We have been regularly in process of appraising Federal Ministers at different forums on matters concerning the industry and have been getting positive and enthusiastic response from them. Our approach has been logical and based on experience, the results of which though positive but not instantaneous.

PSMA did not miss any occasion in lodging its concern to Government functionaries, wherever any discriminatory action is cropped up resulting to any loss to the Industry.

PSMA has been able to engage Federal Finance, Industries, and Commerce Ministers, Chairman Senate to PSMA and PSST functions regularly, which gave them a chance for direct appraisals. As a result it is now clearly understood that this agro based labour oriented industry is one of the major revenue source for the country, and therefore the plea put in by the industry gets dew consideration.

The recent directive by the Prime Minister for composition of Technical Assistance Evaluation and Review Committee for the study of Sugar Industry is a favourable step.

This high level committee has been formed to develop a long term policy for Sugar Industry with reference to recovery of sucrose, area under cultivation of cane crop, and possibility of export. In general term we can call this an achievement of PSMA's efforts that we have been working hard since long time. We have promptly reacted to this directive and have asked for bigger participation of the members from Sugar Industry. It is hoped that some long term policy would be accomplished and Sugar Industry will get rid of the inconsistency in the policy which has been haunting us for the past few years. For the time being it is an exciting change to see that instead of studying import of sugar, due consideration is on its wings for the export possibilities, for which necessary potential is there provided objectives are supported by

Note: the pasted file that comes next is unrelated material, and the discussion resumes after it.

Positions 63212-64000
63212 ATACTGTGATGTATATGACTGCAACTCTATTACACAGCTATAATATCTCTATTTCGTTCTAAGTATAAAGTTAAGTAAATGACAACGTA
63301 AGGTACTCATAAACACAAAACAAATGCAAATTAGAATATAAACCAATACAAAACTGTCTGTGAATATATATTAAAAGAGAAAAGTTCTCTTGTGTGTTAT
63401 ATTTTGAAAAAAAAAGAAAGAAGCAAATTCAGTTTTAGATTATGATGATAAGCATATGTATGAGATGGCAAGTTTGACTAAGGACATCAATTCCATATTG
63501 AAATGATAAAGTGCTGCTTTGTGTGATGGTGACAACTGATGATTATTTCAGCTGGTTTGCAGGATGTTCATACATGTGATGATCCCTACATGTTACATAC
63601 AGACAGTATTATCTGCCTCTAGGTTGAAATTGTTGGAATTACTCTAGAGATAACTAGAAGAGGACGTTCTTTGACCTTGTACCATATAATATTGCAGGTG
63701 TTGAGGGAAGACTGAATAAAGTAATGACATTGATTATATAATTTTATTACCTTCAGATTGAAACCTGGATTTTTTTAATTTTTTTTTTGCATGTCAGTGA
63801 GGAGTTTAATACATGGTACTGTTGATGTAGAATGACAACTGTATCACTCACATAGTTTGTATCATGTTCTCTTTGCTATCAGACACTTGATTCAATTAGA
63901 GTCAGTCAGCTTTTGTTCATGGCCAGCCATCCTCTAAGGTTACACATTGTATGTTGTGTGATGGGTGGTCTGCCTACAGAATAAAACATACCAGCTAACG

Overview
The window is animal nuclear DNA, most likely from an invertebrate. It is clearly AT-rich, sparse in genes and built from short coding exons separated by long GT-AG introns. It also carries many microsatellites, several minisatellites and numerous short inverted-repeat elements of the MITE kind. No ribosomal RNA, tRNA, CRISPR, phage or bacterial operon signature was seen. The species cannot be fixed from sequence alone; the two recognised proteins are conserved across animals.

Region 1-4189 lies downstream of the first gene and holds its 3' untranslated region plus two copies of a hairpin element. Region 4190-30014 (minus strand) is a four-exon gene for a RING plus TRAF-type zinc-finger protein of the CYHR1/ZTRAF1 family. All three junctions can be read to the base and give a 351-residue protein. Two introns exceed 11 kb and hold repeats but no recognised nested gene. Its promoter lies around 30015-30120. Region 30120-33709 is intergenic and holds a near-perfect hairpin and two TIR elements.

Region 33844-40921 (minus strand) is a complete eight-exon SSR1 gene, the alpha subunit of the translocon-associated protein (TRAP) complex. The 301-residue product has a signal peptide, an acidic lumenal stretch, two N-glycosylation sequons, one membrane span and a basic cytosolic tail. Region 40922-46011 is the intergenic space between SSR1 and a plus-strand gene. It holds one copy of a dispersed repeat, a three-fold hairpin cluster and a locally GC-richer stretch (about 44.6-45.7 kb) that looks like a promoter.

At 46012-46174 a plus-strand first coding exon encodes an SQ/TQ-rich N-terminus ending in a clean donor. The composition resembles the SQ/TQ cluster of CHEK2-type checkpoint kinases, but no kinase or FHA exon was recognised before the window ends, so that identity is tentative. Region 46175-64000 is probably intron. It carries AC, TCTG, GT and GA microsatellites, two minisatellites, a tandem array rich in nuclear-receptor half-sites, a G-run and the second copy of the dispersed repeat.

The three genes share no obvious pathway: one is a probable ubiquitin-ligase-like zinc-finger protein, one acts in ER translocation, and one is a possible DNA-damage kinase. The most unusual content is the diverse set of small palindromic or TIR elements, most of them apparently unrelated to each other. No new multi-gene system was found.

re-modelled incentives on long term basis.


1. Sugar Cost Price Disparity
Mill-gate support price has been in constant increase for the past five years within average increase of about 13% annually but corresponding increase in the selling price of sugar has not taken place.

It was hoped that there will be no increase in the support price for 1992-93, but surprisingly while the sugarcane crushing has already started in Sindh, sudden increase of 75 paisa per 40 Kg. was decided and announced on 18th October. With such increase what does the country expect. Can the sugar Industry even try to keep the price of the sugar low or Government will ignore the dump quantity of the sugar in -the mills and find another excuse to import sugar.

2. Working Capital Constrants
The Sugar Industry is seasonal by production spell, while sugar is consumed evenly throughout the year. A recent policy to curb working capital loaning would delay in payment to sugarcane growers and could have negative effects over an already delicate economic equilibrium of the economy, particularly to wholly Agro-based sugar Industry.

3. Turn Over Tax.

This new tax is payable by the new industrial units, having no taxable profits. This is a reverse turn from the Government's policy to encourage industrial growth in the country, specially in the rural areas. Industries in the rural areas are given incentive of the tax holiday of various durations depending on location. New industries which run in to tax losses due to initial depreciation allowance are entitled to income tax exemption. Turn over tax negates the basic concept of industrialization, specially the rural areas.

4. Mark-up on sugarcane Crop Loan.

Credits for sugarcane crops are treated in absolute discrimination with all other crops as treated by the Banks/Lending Institutions as commercial on flimsy grounds that such loans are to be guaranteed for recovery by the sugar mills. This arrangement which was meant to insure loans recoveries has changed the character of the credits. Such loans should have been treated as agriculture loans because the purpose is crop's promotion. We support the provision of loans for the sugarcane crop growers at concessional rates as been done for the other crops, and after dezoning loan guarantees by the sugar mills are no more feasible.